Molekulargenetische Diagnostik
Praxis Dr. Mato Nagel

Laron-Syndrom

Das Laron-Syndrom ist eine autosomal rezessive Erkrankung die durch loss-of-function mutationen im Wachstumshormon-Rezeptor (GHR) Gen hervorgerufen wird.

Klinischer Befund

Klinisch zeichnet sich das Krankheitsbild vor allem durch ein vermindertes Knochenwachstum und eine verzögerte Knochenreifung aus. Dabei sind Knochendysplasien nicht vorhanden.

Labortest

Die typische Laborkonstellation ist ein eher erhöhter Wachstumshormonspiegel bei deutlich erniedrigtem Somatomedin C Spiegel, auch bekannt als Insulin-ähnlicher Wachstumsfaktor 1 (IGF1). Der Spiegel des Wachstumshormon bindenden Proteins ist dagegen variabel ind Abhängigkeit von der Mutation. Nicht unerwähnt bleiben sollte eine Hypercholesterinämie, die mit Mutationen des Gens in Zusammenhang gebracht werden kann.

Gliederung

Wachstumshormon-Unempfindlichkeit
Insulinähnlicher Wachtumsfaktor 1 Mangel
Insulinähnlicher Wachtumsfaktor 1 Resistenz
Insulinähnlicher Wachtumsfaktor 1-Transportproteinmangel
Laron-Syndrom
GHR
SH2B1
Wachstumshormoninsensitivität mit Immundefizit

Referenzen:

1.

Goddard AD et al. (1995) Mutations of the growth hormone receptor in children with idiopathic short stature. The Growth Hormone Insensitivity Study Group.

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2.

Rosenbloom AL et al. (1990) The little women of Loja--growth hormone-receptor deficiency in an inbred population of southern Ecuador.

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3.

Arden KC et al. (1990) The receptors for prolactin and growth hormone are localized in the same region of human chromosome 5.

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4.

Barton DE et al. (1989) Chromosome mapping of the growth hormone receptor gene in man and mouse.

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5.

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6.

Berg MA et al. (1993) Diverse growth hormone receptor gene mutations in Laron syndrome.

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7.

Woods KA et al. (1996) A homozygous splice site mutation affecting the intracellular domain of the growth hormone (GH) receptor resulting in Laron syndrome with elevated GH-binding protein.

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8.

Ayling RM et al. (1997) A dominant-negative mutation of the growth hormone receptor causes familial short stature.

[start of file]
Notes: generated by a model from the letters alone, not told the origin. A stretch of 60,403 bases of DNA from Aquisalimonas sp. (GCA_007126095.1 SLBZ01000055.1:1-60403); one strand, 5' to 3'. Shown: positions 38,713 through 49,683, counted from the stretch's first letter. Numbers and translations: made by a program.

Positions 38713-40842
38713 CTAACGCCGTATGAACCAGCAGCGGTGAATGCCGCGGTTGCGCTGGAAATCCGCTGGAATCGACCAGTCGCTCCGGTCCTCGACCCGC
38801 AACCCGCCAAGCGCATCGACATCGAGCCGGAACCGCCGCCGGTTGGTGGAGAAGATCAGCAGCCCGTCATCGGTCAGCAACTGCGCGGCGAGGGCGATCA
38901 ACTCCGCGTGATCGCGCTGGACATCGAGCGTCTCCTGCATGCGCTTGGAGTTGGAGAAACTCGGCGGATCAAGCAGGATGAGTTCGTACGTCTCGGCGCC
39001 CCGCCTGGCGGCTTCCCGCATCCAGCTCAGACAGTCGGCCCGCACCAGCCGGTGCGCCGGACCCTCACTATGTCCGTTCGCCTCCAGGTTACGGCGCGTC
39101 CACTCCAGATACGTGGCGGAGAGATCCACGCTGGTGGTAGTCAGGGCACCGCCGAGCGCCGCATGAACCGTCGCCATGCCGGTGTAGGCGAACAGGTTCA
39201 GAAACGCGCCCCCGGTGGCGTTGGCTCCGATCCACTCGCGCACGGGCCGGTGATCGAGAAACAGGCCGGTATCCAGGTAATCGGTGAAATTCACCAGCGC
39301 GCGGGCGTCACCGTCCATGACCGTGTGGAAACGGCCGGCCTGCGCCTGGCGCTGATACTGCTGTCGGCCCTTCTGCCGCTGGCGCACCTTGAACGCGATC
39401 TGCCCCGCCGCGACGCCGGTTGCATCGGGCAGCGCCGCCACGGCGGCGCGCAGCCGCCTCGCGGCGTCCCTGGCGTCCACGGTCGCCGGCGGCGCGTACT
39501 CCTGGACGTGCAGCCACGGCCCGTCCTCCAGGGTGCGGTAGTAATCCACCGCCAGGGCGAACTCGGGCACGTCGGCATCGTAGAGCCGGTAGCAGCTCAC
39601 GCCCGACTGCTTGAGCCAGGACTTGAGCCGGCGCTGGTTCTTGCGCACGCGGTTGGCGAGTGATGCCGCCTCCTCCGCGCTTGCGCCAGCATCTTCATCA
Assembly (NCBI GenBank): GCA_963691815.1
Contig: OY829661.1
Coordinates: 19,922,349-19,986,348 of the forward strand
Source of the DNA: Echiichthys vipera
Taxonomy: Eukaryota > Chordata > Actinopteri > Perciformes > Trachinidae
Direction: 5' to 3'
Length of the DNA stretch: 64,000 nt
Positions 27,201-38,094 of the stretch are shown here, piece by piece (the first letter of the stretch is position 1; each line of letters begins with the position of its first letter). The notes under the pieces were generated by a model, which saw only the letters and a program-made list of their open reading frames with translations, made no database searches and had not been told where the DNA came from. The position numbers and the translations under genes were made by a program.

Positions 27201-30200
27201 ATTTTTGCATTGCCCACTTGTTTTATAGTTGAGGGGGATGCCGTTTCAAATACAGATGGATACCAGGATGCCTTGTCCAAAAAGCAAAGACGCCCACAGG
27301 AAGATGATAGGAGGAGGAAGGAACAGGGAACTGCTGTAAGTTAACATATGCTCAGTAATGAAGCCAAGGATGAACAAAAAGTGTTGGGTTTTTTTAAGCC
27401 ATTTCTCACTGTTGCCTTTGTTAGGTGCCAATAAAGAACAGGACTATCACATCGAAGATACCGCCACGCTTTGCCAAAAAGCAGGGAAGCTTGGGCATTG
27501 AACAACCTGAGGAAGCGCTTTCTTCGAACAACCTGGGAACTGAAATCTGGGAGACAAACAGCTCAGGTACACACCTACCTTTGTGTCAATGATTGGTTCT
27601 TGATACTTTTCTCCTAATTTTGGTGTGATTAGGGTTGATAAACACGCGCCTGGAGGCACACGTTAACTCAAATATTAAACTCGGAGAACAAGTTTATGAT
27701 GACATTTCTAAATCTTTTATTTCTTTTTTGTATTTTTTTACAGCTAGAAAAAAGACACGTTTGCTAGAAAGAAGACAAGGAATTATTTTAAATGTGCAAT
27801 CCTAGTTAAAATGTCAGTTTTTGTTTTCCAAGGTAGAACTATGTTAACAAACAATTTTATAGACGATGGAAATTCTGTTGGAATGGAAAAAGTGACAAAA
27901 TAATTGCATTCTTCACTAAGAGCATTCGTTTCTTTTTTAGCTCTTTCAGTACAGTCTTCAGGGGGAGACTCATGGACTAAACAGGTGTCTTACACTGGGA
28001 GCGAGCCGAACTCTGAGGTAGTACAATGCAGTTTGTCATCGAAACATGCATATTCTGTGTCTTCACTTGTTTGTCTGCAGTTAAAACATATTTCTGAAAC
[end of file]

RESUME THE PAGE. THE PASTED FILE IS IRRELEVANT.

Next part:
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9.

Laron Z et al. () Genetic pituitary dwarfism with high serum concentation of growth hormone--a new inborn error of metabolism?

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10.

Behncken SN et al. (1997) Aspartate 171 is the major primate-specific determinant of human growth hormone. Engineering porcine growth hormone to activate the human receptor.

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11.

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12.

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13.

Mauras N et al. (2000) Recombinant human insulin-like growth factor I has significant anabolic effects in adults with growth hormone receptor deficiency: studies on protein, glucose, and lipid metabolism.

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14.

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15.

Kastrup KW et al. (1975) Increased immunoreactive plasma and urinary growth hormone in growth retardation with defective generation of somatomedin a (Laron's Syndrome).

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16.

Laron Z et al. (1992) Effects of insulin-like growth factor on linear growth, head circumference, and body fat in patients with Laron-type dwarfism.

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17.

Benbassat CA et al. (2003) Are adult patients with Laron syndrome osteopenic? A comparison between dual-energy X-ray absorptiometry and volumetric bone densities.

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18.

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19.

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20.

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21.

Eicher EM et al. (1991) Growth hormone receptor (Ghr) and hemoglobin alpha-chain pseudogene 3 (Hba-ps3) map proximal to the myelocytomatosis oncogene (Myc) on mouse chromosome 15.

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22.

Walker JL et al. (1991) Effects of the infusion of insulin-like growth factor I in a child with growth hormone insensitivity syndrome (Laron dwarfism).

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23.

Aguirre A et al. (1990) High-affinity serum growth-hormone-binding protein, absent in Laron-type dwarfism, is diminished in heterozygous parents.